City of Toronto deal with Sidewalk Labs sparks public protests

Sidewalk Labs, a subsidiary of Alphabet (Google's owner), has signed a deal with the Canadian city of Toronto to redevelop the brownfield Quayside waterfront district and turn it into a technology hub. The deal raises three sets of issues. First (The Guardian) is the essential privatisation of public space by granting Sidewalk Labs over the technology used and the data collected. Second (The Civicist), are the privacy implications, discussed in a public forum, of allowing Sidewalk Labs to leverage data gathered in the public realm to meet public-service goals such as improving traffic flow, reducing emissions, and enabling autonomous vehicles. Sidewalk Labs has promoted its planned privacy pledge, led by Canadian privacy advocate Ann Cavoukian. Even so, specifics about how the project will use data are scarce. Third (The Toronto Star) are concerns about the future of organisational responsiveness, transparency, and accountability if Sidewalk Labs is allowed to build the pervasive, sensor-driven "digital layer" that is intended to capture, analyse, and display the activities, choices, and interpersonal interactions in fine detail of the individuals who use the space.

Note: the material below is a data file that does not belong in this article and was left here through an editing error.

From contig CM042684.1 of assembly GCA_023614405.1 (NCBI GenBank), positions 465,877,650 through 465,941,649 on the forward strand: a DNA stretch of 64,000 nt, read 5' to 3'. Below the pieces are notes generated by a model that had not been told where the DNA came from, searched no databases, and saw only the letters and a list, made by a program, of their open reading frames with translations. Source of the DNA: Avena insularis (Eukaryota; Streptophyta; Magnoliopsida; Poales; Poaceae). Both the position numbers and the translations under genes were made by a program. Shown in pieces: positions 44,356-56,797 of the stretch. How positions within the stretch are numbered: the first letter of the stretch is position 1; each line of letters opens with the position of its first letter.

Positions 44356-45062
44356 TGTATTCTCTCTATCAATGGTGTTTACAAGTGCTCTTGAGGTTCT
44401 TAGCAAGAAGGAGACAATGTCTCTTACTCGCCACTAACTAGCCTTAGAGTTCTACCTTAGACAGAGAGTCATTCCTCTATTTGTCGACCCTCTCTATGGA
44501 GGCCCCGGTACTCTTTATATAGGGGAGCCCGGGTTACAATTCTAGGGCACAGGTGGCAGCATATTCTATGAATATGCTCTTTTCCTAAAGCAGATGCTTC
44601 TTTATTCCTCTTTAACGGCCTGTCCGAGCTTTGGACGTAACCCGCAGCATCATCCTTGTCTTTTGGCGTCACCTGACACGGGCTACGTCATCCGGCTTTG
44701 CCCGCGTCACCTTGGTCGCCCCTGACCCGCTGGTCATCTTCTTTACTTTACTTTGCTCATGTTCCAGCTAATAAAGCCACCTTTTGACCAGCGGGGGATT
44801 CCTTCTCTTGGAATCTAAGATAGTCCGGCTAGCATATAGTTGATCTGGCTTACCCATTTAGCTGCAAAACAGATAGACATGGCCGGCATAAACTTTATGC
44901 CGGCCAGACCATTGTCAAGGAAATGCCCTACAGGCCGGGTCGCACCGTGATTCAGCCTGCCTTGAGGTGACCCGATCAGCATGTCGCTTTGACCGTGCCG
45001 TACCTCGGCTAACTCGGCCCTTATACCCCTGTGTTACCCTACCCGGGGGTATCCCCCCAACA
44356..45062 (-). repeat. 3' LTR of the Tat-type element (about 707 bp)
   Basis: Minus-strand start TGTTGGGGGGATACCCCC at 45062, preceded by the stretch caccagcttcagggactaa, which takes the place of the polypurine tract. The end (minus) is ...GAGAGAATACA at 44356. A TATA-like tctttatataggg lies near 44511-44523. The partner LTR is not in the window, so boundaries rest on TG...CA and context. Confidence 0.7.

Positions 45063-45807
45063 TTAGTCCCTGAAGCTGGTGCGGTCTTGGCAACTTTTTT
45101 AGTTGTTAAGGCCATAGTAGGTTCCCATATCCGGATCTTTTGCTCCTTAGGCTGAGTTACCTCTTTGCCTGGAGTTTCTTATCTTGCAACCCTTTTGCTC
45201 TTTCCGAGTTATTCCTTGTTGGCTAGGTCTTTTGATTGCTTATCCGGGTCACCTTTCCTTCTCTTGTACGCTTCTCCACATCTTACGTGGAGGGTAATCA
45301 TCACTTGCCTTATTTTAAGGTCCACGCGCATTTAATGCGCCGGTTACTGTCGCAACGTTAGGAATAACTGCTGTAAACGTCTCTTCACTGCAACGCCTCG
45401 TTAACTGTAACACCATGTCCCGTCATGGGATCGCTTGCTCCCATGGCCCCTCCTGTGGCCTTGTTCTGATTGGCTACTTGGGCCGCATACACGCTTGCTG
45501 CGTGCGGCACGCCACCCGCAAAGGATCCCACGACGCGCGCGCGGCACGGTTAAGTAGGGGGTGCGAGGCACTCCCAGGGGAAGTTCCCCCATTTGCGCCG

https://www.theguardian.com/technology/2016/jun/27/google-flow-sidewalk-labs-columbus-ohio-parking-transit

https://www.thestar.com/amp/opinion/contributors/2018/01/12/sidewalk-labs-toronto-waterfront-tech-hub-must-respect-privacy-democracy.html

Civicist: https://civichall.org/civicist/sidewalk-labs-toronto-project-stirs-privacy-debate/